The former Archbishop of Washington, accused of sexually abusing adults and minors for decades, has become the first cardinal in history to step down due to sexual abuse allegations.
Theodore McCarrick resigned from the College of Cardinals, magnifying the abuse crisis that Pope Francis is grappling with around the globe.
News of the resignation of McCarrick, a longtime globe-trotting diplomat for the Catholic Church and a public face for efforts to end clergy sexual abuse, has rocked the local Catholic community and the wider church.
Pope Francis ordered McCarrick to remain in seclusion, and in prayer, until a church trial considers further sanctions.
McCarrick's fall is "gut-wrenching" for local Catholics, said John Gehring, a Catholic author who worked for the US Conference of Catholic Bishops while McCarrick led the Washington archdiocese.
"Most Catholics, including myself, are just sickened by the fact that it seems like so much was known about his behaviour, and he still climbed the ranks of the church. He never should have been made a cardinal. ... It can never happen again."
McCarrick, 88, was found by the church in June to be credibly accused of sexually abusing a teenager nearly 50 years ago.
Since then, additional reports of sexual abuse and harassment by the cardinal, over a span of decades, have been reported.
The additional victims include one then-minor and three adults, who were young priests or seminarians when McCarrick allegedly abused them.
McCarrick is the highest ranked US Catholic clergy member to ever be removed from ministry due to sexual abuse allegations, and the first cardinal to fully resign his position since 1927.
Cardinal Keith O'Brien, from Scotland, renounced the rights and privileges of his position after a string of accusations in 2013 about sexual misconduct. But he did not officially depart the College of Cardinals, and Pope Francis only accepted O'Brien's resignation two years after the allegations came out.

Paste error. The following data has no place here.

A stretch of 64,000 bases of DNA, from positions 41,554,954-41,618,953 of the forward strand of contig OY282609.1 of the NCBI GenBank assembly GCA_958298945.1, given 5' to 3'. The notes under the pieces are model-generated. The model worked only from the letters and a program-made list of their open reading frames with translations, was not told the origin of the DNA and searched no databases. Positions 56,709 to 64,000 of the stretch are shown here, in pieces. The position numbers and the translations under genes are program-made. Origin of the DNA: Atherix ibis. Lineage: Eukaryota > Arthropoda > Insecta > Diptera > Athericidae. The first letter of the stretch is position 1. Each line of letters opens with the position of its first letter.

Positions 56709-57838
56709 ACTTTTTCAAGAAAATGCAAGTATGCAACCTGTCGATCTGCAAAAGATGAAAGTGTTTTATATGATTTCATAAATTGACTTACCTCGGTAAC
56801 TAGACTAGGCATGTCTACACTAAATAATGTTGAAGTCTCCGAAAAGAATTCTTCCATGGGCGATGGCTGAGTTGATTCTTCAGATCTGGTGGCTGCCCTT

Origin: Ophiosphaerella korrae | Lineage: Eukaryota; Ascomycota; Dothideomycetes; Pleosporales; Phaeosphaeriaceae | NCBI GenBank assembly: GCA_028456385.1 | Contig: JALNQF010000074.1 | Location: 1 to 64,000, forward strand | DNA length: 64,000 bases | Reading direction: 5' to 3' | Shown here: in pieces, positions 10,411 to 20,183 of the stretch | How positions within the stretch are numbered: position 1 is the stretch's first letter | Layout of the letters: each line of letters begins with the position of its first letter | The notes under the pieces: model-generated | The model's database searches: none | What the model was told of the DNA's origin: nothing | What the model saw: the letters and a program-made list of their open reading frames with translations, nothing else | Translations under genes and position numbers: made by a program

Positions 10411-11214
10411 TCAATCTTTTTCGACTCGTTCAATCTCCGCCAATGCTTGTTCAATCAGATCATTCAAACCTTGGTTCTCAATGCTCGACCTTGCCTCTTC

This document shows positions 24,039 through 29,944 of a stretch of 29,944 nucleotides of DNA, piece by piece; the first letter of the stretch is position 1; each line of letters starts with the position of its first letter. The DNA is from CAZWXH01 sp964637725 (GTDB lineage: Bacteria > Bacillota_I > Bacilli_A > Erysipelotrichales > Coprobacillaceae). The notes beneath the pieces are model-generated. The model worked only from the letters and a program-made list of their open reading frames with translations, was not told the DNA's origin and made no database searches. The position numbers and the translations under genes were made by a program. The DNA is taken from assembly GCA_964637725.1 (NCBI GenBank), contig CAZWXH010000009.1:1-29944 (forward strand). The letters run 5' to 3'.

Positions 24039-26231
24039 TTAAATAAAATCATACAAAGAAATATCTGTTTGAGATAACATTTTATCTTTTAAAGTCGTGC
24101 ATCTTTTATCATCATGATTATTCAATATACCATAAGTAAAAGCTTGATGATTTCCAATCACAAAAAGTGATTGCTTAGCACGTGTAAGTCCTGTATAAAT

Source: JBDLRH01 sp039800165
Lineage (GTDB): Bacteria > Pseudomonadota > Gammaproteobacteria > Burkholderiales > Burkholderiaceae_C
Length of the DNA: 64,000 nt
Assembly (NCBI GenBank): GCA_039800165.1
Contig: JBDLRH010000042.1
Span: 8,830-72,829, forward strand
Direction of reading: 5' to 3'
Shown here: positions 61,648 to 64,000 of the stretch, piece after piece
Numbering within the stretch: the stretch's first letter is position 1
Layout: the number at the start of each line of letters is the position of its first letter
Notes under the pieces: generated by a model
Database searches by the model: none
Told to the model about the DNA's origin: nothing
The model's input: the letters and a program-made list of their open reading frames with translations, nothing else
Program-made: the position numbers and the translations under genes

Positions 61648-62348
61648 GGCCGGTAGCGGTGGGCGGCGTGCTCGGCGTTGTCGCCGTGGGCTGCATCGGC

One of Francis' closest advisers, Cardinal George Pell, is the highest-ranking Catholic in the world to be charged in the church's global abuse scandal. The 77-year-old faces trial in Australia on decades-old child sex abuse allegations. Pell has denied wrongdoing. Details of the allegations haven't been made public.
The Vatican said McCarrick will face a canonical trial, though it did not provide details about when the trial would be conducted.
Kurt Martens, a professor of canon law at Catholic University, noted that the Catholic church has typically punished people by ordering them to conduct a life of "prayer and penance."
In McCarrick's case, the Vatican has imposed that penalty before the trial has even started - raising pressure on the church to find a stronger form of punishment.
"Because you're running out of options if you want to impose a further penalty," Martens said. "I would not be surprised if he gets dismissed from the clerical state."
That would mean that after spending most of his life as a church leader, McCarrick would be defrocked entirely - becoming a lay person, not a Catholic priest.
The now-60-year-old Virginia man who alleged that McCarrick abused him beginning when he was around 11, said he was very emotional upon learning that Pope Francis had accepted McCarrick's resignation, signalling that the church believes the accusers.
"The Vatican now knows everything, realises the depth of his destruction in the church and that it's time to clean house," said James, who spoke on the condition that his last name not be used to protect his family.
As for McCarrick: "He's been guilty since the beginning of his life. And he's now realised he's cornered and can't come out."
Francis's swift and decisive action regarding McCarrick comes as the Pope also contends with a massive case of abuse and cover-up in Chile - a country where the Argentinian Pontiff dispatched Vatican investigators. The country's 34 bishops offered to step down en masse after meeting with Francis in May; so far, the Pope has accepted five of those resignations.
Francis will travel to Ireland, another country where the church was scared and weakened by systemic abuse.
- additional reporting AP